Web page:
Channel-flipping night owls and insomniacs during the late 1990s and early 2000s will no doubt remember Miss Cleo, the tarot-reading star of the Psychic Readers Network. Part seer, part pop psychologist, Miss Cleo had an appealingly earthy, maternal quality, enhanced by a robust Jamaican accent: “Come for a free tarot readin’!,” she said, dropping the “g” from a great height. It turns out that “Miss Cleo” was really Youree Dell Harris, born and raised in Los Angeles. When several states and the FCC filed suit against the Psychic Readers Network, she escaped indictment. In Hotline, a documentary about call-in services of many different stripes, Harris brushes off the lawsuit, and offers fascinating insight into how the business works, and what’s required of a successful operator. She also insists on having positive, healthy, productive interactions with callers, who in most cases were more than happy to fork over $5 a minute for her time.
That meaningful sense of connection is a unifying theme of Hotline—and the source of its undoing. Taken individually, the stories of Miss Cleo, or the operators of suicide-prevention centers, or “Jeff, one lonely guy” who got tens of thousands of calls responding to a poster with his phone number, all hold their own special fascination. But director Tony Shaff has only so much time to get into the particulars. By combining all these tales—and many more—into a broad survey of hotlines of all stripes, Shaff seeks to express some universal truths about phone-line interactions. But inevitably, his insights wind up at the lowest common denominator. Callers want to be heard and validated; operators want to listen and help them achieve that validation, even if it’s in the form of a shame-free orgasm. Whenever one segment or another gets interesting, the film loops around to the same banal sentiments.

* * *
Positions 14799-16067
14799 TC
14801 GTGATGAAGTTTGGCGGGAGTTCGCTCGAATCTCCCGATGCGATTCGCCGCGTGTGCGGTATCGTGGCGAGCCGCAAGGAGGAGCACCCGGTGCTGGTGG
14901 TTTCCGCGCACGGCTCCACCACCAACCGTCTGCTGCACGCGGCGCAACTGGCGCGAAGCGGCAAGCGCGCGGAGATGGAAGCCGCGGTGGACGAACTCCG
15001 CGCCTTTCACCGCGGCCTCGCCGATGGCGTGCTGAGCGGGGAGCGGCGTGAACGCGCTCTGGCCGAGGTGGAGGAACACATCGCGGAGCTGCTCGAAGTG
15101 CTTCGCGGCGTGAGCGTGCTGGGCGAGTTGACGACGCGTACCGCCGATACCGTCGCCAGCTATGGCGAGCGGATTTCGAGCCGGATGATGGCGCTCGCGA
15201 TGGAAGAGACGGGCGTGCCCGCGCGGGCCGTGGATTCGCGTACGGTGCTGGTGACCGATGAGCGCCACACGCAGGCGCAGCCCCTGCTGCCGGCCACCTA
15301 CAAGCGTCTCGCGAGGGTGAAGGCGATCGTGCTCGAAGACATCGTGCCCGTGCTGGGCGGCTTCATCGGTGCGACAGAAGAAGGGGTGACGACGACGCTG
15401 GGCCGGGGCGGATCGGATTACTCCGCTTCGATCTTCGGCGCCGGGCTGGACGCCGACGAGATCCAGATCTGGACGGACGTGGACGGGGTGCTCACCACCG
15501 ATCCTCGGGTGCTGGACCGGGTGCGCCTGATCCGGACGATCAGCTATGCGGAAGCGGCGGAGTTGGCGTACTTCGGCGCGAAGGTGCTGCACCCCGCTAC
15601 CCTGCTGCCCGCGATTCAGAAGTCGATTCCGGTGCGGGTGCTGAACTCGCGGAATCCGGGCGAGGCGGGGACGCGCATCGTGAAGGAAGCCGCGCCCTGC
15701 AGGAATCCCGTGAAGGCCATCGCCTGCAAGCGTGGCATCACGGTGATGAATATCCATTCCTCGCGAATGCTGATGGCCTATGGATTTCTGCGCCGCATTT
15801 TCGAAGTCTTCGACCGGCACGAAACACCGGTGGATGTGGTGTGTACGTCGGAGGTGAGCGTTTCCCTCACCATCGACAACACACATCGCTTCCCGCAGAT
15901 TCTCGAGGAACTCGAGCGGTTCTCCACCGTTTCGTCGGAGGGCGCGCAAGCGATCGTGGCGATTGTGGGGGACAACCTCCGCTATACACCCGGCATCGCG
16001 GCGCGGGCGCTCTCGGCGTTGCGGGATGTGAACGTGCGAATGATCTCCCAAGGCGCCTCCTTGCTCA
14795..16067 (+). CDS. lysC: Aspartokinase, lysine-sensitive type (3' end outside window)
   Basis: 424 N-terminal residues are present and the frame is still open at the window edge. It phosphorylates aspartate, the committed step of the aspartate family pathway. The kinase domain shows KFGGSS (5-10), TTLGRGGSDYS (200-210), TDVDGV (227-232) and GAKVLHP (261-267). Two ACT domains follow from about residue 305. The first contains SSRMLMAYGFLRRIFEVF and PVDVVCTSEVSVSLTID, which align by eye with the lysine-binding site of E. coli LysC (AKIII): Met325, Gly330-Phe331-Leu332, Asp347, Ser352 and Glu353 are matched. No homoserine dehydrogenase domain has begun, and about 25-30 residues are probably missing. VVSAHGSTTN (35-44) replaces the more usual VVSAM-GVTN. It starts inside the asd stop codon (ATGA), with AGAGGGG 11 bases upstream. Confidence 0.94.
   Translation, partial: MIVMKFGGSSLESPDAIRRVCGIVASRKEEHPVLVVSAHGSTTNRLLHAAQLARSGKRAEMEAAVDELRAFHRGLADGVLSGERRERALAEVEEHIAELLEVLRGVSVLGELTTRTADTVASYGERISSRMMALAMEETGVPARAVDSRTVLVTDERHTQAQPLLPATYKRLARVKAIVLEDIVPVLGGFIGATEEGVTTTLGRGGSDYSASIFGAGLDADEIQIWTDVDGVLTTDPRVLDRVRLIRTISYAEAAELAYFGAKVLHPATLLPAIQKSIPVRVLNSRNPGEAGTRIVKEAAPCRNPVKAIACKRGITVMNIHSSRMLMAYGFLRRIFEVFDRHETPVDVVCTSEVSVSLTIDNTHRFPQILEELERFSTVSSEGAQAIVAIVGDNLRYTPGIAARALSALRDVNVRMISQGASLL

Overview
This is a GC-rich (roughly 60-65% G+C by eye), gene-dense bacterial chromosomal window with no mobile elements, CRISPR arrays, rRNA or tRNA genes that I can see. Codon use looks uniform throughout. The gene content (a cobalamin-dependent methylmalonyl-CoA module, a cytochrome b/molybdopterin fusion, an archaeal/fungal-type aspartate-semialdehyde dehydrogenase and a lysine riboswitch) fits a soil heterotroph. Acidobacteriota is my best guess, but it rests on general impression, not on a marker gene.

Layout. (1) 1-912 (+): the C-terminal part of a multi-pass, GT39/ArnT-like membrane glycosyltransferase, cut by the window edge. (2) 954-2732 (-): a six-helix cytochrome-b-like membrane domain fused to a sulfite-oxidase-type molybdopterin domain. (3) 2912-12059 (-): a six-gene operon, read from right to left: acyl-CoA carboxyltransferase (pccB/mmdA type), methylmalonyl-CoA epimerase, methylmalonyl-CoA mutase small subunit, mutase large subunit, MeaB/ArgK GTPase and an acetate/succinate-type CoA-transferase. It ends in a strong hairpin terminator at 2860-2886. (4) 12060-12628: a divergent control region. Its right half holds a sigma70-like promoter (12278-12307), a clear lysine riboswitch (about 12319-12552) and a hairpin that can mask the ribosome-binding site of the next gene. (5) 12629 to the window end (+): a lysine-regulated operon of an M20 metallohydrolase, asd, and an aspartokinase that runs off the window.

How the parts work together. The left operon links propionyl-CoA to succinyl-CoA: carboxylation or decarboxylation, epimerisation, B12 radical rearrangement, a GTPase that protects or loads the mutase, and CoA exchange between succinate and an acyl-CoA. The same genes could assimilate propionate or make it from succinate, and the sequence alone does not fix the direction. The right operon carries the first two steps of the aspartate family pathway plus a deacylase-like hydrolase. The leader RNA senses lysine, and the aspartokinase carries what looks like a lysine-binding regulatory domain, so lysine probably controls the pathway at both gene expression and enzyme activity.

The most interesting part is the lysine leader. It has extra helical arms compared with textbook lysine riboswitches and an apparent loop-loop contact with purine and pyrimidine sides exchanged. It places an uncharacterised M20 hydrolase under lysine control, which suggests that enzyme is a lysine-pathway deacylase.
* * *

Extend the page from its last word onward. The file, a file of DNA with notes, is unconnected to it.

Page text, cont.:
In addition to Miss Cleo, Shaff follows Jeff Ragsdale (a.k.a. Jeff, one lonely guy), who posted flyers in Soho offering his number to anyone who wanted to talk about anything, and got such an overwhelming response that it took over his life. Shaff also visits both non-profit and for-profit phone services. The former include The Samaritans, a 24-hour suicide-prevention center in New York; an LGBT hotline that frequently counsels young people whose same-sex attraction puts them at odds with conservative family members or communities; and an emergency worker in Austin who manages mental breakdowns. The latter include two different sex operators who confess to having real relationships with men on the other line, albeit with drastically contrasting results.
Hotline’s opening and interstitial segments promise a tone poem about remote connections, but Shaff settles into a far more conventional talking-heads documentary, with only the occasional break to follow Jeff around the city as he volleys nonstop cell-phone calls, or to hang out in a parked car as a sex worker does her business. Shaff chooses his subjects almost too well, because Hotline suggests about 12 good documentaries that have been folded into a single mediocre one. And in forcing his point about the legitimate intimacy two strangers can achieve over the phone, Shaff glosses over the uglier side of those interactions: callers who misrepresent themselves or are abusive, operators who exploit customers for extra minutes, counselors who make critical mistakes in judgment. The film’s chorus of voices winds up singing a banal tune.